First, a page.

Foodborne illness investigations have slowed and food recalls have plummeted because of disruptions in the U.S. food safety system caused by the coronavirus, a USA TODAY investigation found. The pandemic struck the system at every level – from the federal agencies tasked with stopping contaminated food before it leaves farms and factories to the state health departments that test sick residents for foodborne illnesses such as E. coli. Experts say there is no evidence yet of resulting widespread health issues, but food safety advocates say Americans are now more at risk.
“We have so many different safeguards built into our system, and one by one COVID is knocking pieces out,” said Sarah Sorscher, deputy director of regulatory affairs at the Center for Science in the Public Interest.
– Kyle Bagenstose
NYC Mayor de Blasio unveils effort to combat form of Kawasaki Disease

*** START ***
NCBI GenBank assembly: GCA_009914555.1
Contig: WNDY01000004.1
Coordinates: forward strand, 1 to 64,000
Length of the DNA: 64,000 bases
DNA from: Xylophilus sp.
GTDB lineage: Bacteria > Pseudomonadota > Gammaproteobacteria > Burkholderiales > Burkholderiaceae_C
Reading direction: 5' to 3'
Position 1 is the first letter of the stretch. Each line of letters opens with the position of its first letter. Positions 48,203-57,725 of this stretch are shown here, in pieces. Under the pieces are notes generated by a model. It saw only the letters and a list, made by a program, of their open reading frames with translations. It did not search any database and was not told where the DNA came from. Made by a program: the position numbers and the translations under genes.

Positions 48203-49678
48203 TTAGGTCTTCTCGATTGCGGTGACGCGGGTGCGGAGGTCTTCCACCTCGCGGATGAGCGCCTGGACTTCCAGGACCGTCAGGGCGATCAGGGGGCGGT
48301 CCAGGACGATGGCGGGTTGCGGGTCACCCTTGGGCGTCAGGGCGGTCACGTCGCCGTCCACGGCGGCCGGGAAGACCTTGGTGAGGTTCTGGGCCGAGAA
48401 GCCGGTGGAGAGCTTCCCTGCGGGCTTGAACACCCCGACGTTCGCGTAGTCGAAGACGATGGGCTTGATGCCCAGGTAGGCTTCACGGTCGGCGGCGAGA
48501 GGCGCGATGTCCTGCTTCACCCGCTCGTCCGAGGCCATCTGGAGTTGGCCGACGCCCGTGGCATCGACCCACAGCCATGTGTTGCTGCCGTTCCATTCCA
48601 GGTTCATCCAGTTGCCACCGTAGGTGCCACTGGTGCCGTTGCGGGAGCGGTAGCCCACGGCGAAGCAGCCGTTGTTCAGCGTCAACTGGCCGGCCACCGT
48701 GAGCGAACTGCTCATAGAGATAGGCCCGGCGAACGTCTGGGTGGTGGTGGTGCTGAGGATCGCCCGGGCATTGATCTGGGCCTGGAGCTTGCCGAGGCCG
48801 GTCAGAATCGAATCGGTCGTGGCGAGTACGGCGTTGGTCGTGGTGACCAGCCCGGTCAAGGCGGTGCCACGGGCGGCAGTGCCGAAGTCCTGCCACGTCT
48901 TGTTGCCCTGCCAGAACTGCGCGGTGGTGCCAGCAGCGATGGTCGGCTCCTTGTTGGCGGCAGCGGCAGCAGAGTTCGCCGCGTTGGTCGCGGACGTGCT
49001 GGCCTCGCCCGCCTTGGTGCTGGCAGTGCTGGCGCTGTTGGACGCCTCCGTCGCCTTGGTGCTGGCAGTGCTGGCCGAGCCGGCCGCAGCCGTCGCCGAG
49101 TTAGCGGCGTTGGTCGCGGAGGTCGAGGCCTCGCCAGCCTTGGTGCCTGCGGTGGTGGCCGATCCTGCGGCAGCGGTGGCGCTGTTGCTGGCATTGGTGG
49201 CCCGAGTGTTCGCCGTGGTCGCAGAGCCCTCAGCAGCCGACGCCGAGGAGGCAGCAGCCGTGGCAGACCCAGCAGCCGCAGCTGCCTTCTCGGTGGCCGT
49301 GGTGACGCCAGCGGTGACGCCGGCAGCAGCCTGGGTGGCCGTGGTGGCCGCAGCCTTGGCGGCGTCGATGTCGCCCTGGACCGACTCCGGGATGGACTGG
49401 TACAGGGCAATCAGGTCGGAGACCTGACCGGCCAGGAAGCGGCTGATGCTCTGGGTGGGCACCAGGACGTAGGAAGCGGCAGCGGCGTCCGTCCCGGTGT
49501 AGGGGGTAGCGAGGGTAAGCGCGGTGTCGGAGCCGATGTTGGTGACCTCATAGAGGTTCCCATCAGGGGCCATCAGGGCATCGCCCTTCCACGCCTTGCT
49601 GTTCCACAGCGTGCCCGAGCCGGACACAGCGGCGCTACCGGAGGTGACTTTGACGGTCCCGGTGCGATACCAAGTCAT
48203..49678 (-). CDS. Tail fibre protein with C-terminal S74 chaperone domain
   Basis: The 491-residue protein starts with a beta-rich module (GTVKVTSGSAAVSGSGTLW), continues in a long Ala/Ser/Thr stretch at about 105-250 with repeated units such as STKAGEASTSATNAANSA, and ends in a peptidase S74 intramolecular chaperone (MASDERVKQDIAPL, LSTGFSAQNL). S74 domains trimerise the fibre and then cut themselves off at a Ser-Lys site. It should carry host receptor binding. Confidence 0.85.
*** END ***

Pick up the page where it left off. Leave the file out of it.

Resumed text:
New York Mayor Bill de Blasio has announced a plan to test all kids with symptoms of Kawasaki Disease for coronavirus and its antibodies. Thirty-eight city children are suffering from the symptoms and one has died, he said. Statewide, three young people have died and more than 80 have or are suffering from fever, rash, abdominal pain and vomiting linked to a form of Kawasaki Disease, authorities say. Almost all have tested positive for coronavirus or the antibodies that reflect exposure to the virus.
A health alert was being sent to the city's public school parents, and child enrichment centers were being urged to increase enforcement of face coverings, masks and hand sanitizer, de Blasio said.
"To every parent out there: Early detection is the key to fighting this," de Blasio said. "It can be treated. If you see these symptoms, take them seriously and act immediately."
Trump administration reportedly to accuse China of hacking vaccine data